• Vinohrady: The area east of the New Town that has a trendy and cosmopolitan feel and many cafes, bars, and restaurants.

  • Žižkov: The area north of Vinohrady that has a bohemian and alternative flair and many pubs, clubs, and art venues.

6. Visit the Prague Castle early or late The Prague Castle is the largest and most important landmark in Prague. It is a complex of buildings that includes the St. Vitus Cathedral, the Old Royal Palace, the Golden Lane, and the Daliborka Tower. It is also the official residence of the president of the Czech Republic. The Prague Castle is a must-see attraction, but it is also very crowded and busy during the day. If you want to avoid the long lines and enjoy the castle more peacefully, you should visit it either early in the morning or late in the afternoon. The castle opens at 6 am and closes at 10 pm, but the ticket offices and most of the buildings close at 5 pm. You can still walk around the castle grounds and admire the views after 5 pm, but you won’t be able to enter the buildings.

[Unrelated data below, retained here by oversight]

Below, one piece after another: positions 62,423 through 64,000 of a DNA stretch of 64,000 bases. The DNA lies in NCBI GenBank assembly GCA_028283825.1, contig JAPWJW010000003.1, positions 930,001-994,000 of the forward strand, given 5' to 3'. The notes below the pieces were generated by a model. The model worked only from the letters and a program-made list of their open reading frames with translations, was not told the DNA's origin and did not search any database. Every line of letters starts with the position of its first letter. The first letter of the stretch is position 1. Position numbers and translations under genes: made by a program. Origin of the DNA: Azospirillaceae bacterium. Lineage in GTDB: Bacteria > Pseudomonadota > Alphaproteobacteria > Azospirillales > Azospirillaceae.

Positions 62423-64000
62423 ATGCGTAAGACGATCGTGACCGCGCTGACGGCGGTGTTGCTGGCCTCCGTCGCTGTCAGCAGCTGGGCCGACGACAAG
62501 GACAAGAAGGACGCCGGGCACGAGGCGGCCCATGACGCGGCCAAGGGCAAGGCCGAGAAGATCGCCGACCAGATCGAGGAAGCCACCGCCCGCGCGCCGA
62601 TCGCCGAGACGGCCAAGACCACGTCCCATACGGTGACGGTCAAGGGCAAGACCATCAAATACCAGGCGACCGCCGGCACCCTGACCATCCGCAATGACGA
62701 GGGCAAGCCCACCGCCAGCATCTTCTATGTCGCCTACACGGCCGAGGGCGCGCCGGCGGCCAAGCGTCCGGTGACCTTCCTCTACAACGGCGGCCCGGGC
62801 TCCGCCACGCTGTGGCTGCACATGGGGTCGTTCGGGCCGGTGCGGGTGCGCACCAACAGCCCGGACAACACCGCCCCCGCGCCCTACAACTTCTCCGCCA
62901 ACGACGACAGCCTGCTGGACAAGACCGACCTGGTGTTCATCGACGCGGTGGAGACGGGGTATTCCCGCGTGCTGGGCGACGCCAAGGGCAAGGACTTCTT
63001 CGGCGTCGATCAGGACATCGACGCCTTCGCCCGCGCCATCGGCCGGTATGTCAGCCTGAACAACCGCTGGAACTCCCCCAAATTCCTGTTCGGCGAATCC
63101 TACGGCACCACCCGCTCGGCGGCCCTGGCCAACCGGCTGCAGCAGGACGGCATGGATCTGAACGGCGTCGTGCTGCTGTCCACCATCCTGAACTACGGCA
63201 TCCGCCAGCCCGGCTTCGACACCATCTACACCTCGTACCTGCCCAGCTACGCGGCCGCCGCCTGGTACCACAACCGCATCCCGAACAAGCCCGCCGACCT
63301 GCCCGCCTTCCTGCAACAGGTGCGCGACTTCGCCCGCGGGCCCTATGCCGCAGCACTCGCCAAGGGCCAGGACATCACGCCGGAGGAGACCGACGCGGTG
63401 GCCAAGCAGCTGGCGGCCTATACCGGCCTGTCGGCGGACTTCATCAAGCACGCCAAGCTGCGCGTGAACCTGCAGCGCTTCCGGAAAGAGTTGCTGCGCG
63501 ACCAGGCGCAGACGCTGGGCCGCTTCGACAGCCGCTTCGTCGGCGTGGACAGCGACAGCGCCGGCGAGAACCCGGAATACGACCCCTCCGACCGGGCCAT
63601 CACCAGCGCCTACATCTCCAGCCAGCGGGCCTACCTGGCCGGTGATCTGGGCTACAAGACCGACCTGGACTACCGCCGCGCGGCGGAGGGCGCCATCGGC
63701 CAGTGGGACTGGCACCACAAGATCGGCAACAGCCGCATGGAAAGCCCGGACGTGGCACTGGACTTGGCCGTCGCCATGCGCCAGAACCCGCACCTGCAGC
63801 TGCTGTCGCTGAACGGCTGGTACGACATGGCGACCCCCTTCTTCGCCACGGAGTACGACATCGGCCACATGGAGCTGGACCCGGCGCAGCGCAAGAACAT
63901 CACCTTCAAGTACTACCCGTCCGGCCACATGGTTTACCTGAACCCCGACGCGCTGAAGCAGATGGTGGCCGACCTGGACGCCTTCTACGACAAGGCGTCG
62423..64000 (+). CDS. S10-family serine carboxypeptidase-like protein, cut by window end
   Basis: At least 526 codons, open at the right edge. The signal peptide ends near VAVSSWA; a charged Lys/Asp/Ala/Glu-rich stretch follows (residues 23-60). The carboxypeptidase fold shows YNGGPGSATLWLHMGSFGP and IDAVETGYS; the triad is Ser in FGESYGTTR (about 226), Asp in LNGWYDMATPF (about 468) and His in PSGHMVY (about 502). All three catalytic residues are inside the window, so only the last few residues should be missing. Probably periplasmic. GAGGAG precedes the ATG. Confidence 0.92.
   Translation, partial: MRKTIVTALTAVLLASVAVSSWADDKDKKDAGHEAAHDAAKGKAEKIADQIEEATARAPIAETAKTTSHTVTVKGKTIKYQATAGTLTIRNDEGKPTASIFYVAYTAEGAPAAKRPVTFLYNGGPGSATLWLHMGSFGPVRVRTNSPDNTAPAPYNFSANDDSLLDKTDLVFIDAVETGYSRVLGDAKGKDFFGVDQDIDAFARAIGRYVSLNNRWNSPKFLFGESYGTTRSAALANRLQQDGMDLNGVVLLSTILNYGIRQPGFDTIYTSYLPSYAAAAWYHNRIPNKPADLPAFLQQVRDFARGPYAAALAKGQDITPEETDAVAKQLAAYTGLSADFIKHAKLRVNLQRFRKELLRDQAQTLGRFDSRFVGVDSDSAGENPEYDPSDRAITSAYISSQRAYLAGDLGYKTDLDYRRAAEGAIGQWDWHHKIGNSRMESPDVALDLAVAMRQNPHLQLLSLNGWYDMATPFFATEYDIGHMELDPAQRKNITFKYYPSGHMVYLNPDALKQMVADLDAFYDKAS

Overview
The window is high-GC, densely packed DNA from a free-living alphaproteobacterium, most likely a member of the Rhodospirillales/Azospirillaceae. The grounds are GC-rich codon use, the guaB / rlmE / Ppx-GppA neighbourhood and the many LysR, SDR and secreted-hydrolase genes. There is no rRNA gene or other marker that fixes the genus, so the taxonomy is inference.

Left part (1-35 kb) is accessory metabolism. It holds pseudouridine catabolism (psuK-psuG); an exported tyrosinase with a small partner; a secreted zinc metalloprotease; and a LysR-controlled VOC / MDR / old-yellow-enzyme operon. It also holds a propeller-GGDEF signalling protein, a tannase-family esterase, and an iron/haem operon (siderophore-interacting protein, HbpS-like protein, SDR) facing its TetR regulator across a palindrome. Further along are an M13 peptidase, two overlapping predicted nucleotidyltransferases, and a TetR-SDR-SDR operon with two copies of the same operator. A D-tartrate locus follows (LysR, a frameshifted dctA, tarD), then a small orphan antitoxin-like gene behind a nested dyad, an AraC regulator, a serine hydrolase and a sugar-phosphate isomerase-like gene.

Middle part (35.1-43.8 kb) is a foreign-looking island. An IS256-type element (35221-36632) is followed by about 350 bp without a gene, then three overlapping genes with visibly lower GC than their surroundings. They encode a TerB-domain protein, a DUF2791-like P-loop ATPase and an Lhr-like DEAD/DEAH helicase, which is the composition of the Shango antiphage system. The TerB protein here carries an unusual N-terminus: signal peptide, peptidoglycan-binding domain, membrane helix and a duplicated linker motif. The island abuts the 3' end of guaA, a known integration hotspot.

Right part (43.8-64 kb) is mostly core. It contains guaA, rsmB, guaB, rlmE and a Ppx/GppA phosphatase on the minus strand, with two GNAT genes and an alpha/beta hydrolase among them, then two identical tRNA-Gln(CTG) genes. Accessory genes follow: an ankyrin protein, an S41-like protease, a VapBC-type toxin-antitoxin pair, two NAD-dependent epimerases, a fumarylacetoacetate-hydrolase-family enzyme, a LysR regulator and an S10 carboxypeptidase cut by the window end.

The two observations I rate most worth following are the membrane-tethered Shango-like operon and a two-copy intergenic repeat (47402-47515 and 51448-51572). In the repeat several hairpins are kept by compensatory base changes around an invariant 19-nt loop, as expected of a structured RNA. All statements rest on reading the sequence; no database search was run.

7. Discover the hidden gems of Prague Prague is full of hidden gems that are often overlooked by tourists. These are some of the places that will surprise you with their beauty, history, or uniqueness:

  • Lennon Wall: A wall covered with graffiti and messages inspired by John Lennon and his songs. It is a symbol of peace and freedom.

  • Dancing House: A modern building with a curved and twisted design that resembles two dancers. It is a contrast to the traditional architecture of Prague.